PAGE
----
Frederick John Smith

Frederick John Smith 

August 8, 1936 - March 1, 2023 

Frederick John Smith, 86, died peacefully in his sleep March 1, 2023. He is survived by his wife Gabriela Consuelo Miranda Albónico of Concón, Chile, sister Barbara (Albert) Redman of Interlaken, NY, daughters Amy (Hawthorne Post) Beltaine of Loulé, Portugal, and Rebecca (Christopher Dymond) Smith of Portland, OR, several nieces and nephews, grandchildren and great-grandchildren. 

Fred (called Sunny) grew up on a strawberry farm in Trumansburg, NY to parents Fred E. Smith and Lillie Giba Smith. His days were filled with farm chores, music, theater, and Future Farmers of America. A proud owner of a Whizzer motorized bike, he forged a life-long love of bicycling. A favorite memory was a cross-country excursion in a '53 Chevy wagon. 

Fred was the first in his family to graduate college (Cornell University). While waiting for (first) wife, Anne, to graduate, he taught shop and drove a school bus for his alma mater, Trumansburg Central School. They moved to Stillwater, OK for his masters degree, then Raleigh, NC to earn his PhD in economics and welcomed daughter Amy. 

In 1964, Fred accepted a position at Oregon State University, in Corvallis, OR and soon welcomed daughter Rebecca. He had a rewarding 31 year career as a professor in Agricultural and Marine Resource Economics and Sea Grant Extension. He led hands-on business workshops for fishermen, carried out port management studies worldwide, and mentored graduate students from around the world. 

Fred was a member of the Benton Bowmen and enjoyed camping and backpacking trips, sleeping - rain or snow - under the stars. Annual camping trips to Anthony Lakes were a cherished family tradition. He and Anne enjoyed music-filled evenings playing in their amateur bluegrass band, The Virgin Frets.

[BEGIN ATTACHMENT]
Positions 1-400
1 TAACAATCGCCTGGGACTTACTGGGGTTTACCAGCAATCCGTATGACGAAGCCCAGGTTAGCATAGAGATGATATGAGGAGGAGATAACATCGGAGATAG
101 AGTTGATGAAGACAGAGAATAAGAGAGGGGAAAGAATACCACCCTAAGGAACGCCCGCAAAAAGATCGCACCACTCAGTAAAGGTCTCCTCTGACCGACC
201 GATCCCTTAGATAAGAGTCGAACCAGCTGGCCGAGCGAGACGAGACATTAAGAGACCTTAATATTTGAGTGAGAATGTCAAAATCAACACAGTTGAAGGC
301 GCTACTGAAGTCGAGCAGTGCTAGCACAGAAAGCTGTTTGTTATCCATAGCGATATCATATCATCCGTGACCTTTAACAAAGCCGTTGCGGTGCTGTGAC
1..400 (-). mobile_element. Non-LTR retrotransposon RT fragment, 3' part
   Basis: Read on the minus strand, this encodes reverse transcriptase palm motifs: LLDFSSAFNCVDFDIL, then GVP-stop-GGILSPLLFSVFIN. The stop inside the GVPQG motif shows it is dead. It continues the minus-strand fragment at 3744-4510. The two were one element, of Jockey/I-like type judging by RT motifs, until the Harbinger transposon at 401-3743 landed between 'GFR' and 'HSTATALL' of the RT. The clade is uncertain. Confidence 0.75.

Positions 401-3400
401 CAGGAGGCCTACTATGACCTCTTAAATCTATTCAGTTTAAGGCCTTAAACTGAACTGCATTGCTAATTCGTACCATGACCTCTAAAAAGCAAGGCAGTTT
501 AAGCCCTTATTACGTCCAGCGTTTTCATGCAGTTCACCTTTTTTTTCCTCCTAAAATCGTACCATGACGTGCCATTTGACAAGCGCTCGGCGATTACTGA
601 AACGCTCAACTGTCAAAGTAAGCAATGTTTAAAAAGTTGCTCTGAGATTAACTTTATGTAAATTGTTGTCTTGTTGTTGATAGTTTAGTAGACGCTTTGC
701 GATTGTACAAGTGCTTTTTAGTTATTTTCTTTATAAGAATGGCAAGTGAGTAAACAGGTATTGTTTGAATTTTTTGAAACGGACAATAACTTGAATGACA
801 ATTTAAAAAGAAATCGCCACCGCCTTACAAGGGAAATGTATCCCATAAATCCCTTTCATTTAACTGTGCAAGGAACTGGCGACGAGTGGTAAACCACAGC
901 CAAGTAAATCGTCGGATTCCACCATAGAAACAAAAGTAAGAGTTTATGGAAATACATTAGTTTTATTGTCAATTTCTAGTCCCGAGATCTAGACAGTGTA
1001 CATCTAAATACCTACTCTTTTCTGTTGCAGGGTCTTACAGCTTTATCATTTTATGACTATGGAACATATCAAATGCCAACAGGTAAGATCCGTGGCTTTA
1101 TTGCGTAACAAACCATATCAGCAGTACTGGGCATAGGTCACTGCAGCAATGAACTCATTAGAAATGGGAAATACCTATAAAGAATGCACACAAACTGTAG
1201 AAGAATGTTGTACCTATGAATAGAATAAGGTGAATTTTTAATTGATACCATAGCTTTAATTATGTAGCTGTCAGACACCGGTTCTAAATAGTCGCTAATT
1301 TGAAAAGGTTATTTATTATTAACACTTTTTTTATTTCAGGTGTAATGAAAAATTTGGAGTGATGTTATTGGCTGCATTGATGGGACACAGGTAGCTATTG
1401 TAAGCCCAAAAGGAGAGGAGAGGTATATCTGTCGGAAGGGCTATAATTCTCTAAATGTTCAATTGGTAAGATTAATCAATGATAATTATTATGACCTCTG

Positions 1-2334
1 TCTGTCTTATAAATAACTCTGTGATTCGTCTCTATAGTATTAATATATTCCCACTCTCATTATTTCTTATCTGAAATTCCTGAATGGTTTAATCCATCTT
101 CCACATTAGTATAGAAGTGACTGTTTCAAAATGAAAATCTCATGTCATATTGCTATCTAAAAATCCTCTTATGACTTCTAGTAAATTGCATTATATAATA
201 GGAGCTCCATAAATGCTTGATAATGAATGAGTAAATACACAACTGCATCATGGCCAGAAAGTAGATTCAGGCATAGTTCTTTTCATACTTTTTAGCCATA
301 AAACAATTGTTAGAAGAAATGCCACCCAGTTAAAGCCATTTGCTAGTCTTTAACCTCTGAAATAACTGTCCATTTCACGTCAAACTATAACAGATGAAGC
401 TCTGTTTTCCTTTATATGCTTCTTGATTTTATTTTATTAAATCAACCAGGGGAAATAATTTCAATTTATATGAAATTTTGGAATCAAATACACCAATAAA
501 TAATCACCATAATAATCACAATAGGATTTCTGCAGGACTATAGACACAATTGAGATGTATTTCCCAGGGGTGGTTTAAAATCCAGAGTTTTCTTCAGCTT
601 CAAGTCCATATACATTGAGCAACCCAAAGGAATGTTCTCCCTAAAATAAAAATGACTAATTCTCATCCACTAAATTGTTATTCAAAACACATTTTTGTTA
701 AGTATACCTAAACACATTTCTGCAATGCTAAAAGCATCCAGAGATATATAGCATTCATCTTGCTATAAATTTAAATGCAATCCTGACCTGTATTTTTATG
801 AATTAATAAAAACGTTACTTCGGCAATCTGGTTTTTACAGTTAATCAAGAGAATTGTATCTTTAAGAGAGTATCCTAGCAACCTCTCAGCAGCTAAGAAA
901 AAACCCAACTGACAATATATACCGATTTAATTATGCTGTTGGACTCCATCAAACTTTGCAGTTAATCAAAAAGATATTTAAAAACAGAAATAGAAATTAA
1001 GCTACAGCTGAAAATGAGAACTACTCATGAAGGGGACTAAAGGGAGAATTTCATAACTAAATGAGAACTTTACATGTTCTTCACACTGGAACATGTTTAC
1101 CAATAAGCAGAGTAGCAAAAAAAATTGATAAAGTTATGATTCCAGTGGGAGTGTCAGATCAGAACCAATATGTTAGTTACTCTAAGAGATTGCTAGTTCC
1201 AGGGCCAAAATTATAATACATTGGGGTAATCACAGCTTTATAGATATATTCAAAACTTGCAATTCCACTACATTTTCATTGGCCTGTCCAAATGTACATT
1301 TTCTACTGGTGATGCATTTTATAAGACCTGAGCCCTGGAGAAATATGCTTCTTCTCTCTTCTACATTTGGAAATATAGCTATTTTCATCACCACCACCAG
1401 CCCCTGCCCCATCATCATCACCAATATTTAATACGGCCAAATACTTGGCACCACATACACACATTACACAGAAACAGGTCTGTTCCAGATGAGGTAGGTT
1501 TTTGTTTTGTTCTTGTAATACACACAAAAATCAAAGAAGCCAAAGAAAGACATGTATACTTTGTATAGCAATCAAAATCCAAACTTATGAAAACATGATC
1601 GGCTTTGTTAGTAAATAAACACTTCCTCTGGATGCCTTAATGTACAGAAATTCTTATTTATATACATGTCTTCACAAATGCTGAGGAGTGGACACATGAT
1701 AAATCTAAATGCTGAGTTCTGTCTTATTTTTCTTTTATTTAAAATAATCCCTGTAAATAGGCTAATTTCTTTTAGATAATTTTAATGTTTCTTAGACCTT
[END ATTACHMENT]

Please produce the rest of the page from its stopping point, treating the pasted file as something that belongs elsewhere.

After his divorce from Anne, he met and married Consuelo in 1985. They hosted exchange students while living in Corvallis and Eugene, OR. When Fred retired, they founded a technical tour company, Anglatin, which hosted business leaders on worldwide agricultural tours. In later years, they lived part time in Concón, Chile and Montreal, Canada. 

When reminiscing, Fred was most proud of the time he spent teaching fishermen, port managers, and OSU graduate students, the textbook he wrote, The Fisherman's Business Guide, and the tour he led to Machu Picchu, Peru. 

After his Parkinson's diagnosis, Fred moved to Portugal to live his remaining days under the loving care of his daughter, Amy and her spouse, Hawthorne. Days were filled with music - playing charango, mandolin and harmonica - good food, laughter, and sun. 

Fred will be remembered for his sunny disposition, music, adventure, and his love of learning and teaching. Please consider supporting children learning world music.

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